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Jonah Lomu dies

Soccer Laduma

Jonah Lomu dies

Postby maco » Sat Nov 21, 2015 12:59 pm

Jonah Lomu dies,

Former All Blacks doctor John Mayhew confirmed on Wednesday that Lomu, survived by wife Nadene and young boys Brayley, 6, and Dhyreille, 5, died unexpectedly, although he has a long history of health issues.


Nadene Lomu said: “It is with great sadness that I must announce my dear husband Jonah Lomu died last night.


“As you can imagine, this is a devastating loss for our family and may I ask that our privacy, especially the privacy of our two very young boys, be respected as we take them through this traumatic time.”


Lomu has had a long running battle with kidney problems and had a life saving kidney transplant seven years ago.


Lomu, however, appeared in public on Tuesday, photographed arriving at Auckland airport by sports journalist Craig Norenbergs.


The huge winger - labelled rugby’s first professional superstar - played 63 Tests for New Zealand.


Former Australian rival and Lomu’s friend Tim Horan told Fox Sports News: “he was such a gentle and kind person.


“It’s such a shock and I spent time with him at the World Cup a couple of weeks ago.


“He added so much to the game of rugby. If anyone was asked about rugby and didn’t know a lot about it, they knew one person and that was Jonah Lomu.”


George Gregan said he also saw Lomu at the World Cup. “He looked the best I’d seen him in many years. He had that sparkle and look of life in his face,” Gregan said.


Australian Rugby Union CEO Bill Pulver extended condolences Lomu’s family and friends.


“I speak on behalf of the entire Australian Rugby community in expressing our deep sadness today after the passing of one of our game’s greatest ever players,” said Pulver.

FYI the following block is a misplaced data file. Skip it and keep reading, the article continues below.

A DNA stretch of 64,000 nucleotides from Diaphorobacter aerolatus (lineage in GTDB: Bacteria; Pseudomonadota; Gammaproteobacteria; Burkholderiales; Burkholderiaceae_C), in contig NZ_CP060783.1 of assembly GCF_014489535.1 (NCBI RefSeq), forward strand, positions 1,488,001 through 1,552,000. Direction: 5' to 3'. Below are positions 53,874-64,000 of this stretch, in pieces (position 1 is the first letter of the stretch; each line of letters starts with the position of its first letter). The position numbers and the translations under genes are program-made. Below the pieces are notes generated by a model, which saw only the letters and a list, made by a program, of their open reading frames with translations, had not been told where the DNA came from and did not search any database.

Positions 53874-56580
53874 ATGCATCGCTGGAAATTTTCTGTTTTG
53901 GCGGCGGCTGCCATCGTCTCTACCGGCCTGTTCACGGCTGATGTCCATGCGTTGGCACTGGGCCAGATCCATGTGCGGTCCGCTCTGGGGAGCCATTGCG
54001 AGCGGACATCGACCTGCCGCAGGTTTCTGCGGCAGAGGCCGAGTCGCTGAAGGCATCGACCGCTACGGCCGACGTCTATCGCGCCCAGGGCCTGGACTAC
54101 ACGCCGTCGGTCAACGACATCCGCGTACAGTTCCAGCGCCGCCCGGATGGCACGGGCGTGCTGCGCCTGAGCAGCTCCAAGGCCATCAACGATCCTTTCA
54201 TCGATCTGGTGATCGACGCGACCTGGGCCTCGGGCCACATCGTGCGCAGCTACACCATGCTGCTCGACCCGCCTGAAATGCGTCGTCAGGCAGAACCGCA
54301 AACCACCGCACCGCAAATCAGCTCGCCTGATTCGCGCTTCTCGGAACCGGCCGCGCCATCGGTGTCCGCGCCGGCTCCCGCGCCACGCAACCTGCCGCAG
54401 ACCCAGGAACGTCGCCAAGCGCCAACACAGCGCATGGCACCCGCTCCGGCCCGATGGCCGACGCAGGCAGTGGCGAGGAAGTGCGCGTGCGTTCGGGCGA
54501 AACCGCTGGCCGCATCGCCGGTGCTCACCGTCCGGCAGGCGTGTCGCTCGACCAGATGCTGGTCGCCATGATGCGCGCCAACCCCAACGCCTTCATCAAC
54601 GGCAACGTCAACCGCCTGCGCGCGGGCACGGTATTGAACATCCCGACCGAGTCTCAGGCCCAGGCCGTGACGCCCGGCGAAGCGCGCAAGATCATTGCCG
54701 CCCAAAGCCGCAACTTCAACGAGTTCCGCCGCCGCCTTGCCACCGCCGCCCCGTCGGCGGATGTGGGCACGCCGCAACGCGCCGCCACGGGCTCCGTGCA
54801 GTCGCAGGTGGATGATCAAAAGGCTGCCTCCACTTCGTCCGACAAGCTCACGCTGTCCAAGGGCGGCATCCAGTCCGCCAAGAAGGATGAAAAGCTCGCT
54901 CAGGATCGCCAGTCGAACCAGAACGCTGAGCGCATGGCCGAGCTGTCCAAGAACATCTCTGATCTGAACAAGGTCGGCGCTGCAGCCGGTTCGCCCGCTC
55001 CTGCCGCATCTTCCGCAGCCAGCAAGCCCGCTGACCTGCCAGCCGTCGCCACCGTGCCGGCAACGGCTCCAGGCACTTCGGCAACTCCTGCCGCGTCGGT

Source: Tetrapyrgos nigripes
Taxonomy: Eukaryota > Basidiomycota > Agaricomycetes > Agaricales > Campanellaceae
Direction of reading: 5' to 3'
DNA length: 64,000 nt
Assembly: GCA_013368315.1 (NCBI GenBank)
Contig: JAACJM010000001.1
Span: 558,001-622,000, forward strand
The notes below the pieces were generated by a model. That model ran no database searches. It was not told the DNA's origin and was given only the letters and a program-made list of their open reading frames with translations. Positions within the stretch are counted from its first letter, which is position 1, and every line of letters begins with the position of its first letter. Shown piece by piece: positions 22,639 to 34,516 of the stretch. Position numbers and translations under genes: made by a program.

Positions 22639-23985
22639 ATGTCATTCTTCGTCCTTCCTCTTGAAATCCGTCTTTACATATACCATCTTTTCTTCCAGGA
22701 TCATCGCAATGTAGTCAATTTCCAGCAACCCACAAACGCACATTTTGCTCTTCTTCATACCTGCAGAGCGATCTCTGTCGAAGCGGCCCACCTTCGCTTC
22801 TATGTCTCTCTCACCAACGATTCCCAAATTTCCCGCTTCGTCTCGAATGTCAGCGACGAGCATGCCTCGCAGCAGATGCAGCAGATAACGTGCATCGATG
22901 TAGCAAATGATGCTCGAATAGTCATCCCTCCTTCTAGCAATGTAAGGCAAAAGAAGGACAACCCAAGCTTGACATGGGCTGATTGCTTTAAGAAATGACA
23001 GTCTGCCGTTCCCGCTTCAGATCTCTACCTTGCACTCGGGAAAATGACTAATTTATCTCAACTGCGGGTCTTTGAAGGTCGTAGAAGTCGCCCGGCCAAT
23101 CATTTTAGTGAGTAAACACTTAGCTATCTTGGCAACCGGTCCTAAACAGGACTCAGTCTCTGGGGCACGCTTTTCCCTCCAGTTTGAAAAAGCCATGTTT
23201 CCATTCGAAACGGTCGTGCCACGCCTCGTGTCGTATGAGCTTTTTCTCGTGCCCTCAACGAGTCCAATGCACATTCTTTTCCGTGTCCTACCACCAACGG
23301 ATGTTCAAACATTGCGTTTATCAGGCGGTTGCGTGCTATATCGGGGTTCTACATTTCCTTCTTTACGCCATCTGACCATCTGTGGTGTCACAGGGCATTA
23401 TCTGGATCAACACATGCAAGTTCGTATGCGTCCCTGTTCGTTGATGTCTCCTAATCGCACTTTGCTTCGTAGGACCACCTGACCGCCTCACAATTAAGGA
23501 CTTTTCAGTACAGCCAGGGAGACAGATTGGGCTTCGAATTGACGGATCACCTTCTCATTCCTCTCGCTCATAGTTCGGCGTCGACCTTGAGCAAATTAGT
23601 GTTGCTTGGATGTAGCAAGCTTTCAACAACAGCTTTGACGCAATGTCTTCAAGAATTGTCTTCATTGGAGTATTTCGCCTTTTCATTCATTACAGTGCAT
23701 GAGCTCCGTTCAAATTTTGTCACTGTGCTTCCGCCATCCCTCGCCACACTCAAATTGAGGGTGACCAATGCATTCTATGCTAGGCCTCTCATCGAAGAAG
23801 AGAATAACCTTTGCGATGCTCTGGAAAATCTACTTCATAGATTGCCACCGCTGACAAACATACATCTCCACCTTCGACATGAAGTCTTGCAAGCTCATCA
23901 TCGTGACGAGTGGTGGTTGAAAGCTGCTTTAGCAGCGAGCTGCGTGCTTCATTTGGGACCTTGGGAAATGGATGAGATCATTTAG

“There will never be another Jonah Lomu. He was Rugby’s first genuine superstar.


“His long battle with health has been well documented and his legend grew even greater as he continued to inspire us all with his fight for life against a rare and crippling disease.


“Jonah’s legacy will live forever in our game, and indeed all over the world.”


New Zealand Rugby Chief Executive Steve Tew said: “We’re all shocked and deeply saddened at the sudden death of Jonah. We’re lost for words and our heartfelt sympathies go out to Jonah’s family. Jonah was a legend of our game and loved by his many fans both here and around the world.”


Lomu revolutionised rugby as a blockbusting winger — as big as most forwards yet able to run like the wind.


Of Tongan heritage, Lomu attended Auckland’s Wesley College and shot to prominence aged 19 when he became the youngest All Blacks Test player when he debuted against France in 1994.


His finest moments came at Rugby World Cups and in 1995 he took the game by storm when he scored seven tries in five games, including four tries in the demolition of England — memorably steamrollering England fullback Mike Catt.


He scored 37 tries for New Zealand and shares the World Cup try-scoring record with Bryan Habana with 15.

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